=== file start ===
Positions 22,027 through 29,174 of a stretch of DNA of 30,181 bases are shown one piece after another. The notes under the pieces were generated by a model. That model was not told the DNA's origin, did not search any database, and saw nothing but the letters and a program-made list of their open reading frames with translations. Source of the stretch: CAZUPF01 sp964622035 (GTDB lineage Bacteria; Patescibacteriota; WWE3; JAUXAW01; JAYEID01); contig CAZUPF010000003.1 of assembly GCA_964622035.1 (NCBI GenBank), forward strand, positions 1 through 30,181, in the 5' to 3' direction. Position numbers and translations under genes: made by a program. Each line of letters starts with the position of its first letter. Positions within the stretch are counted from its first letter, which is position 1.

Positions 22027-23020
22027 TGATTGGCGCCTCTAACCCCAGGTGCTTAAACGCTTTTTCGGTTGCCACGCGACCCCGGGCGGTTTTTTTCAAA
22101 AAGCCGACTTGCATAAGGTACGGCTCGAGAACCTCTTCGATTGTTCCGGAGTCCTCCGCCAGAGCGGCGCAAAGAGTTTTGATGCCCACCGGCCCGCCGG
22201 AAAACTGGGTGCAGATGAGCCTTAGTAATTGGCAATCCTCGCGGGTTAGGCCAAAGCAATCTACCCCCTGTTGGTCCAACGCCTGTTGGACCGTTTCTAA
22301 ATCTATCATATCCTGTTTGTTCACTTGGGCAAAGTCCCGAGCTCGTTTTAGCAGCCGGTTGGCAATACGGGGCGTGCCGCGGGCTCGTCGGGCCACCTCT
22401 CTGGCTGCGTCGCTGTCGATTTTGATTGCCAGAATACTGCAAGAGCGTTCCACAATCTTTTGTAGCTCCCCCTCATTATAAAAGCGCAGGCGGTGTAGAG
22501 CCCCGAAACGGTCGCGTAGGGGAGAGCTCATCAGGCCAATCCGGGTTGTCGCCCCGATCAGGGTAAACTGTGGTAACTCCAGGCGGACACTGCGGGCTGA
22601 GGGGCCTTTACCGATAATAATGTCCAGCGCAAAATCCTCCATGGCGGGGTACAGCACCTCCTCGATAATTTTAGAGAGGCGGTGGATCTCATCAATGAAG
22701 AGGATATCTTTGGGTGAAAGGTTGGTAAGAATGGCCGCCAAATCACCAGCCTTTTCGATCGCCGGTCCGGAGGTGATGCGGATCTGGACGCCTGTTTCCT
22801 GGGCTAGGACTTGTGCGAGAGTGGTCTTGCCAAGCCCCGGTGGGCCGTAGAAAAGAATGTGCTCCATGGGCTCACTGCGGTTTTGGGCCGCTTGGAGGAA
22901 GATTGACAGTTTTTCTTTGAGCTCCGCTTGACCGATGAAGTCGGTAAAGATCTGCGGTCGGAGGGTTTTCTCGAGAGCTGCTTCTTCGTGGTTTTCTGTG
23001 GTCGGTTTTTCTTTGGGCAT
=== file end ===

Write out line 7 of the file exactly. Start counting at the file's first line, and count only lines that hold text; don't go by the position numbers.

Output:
22401 CTGGCTGCGTCGCTGTCGATTTTGATTGCCAGAATACTGCAAGAGCGTTCCACAATCTTTTGTAGCTCCCCCTCATTATAAAAGCGCAGGCGGTGTAGAG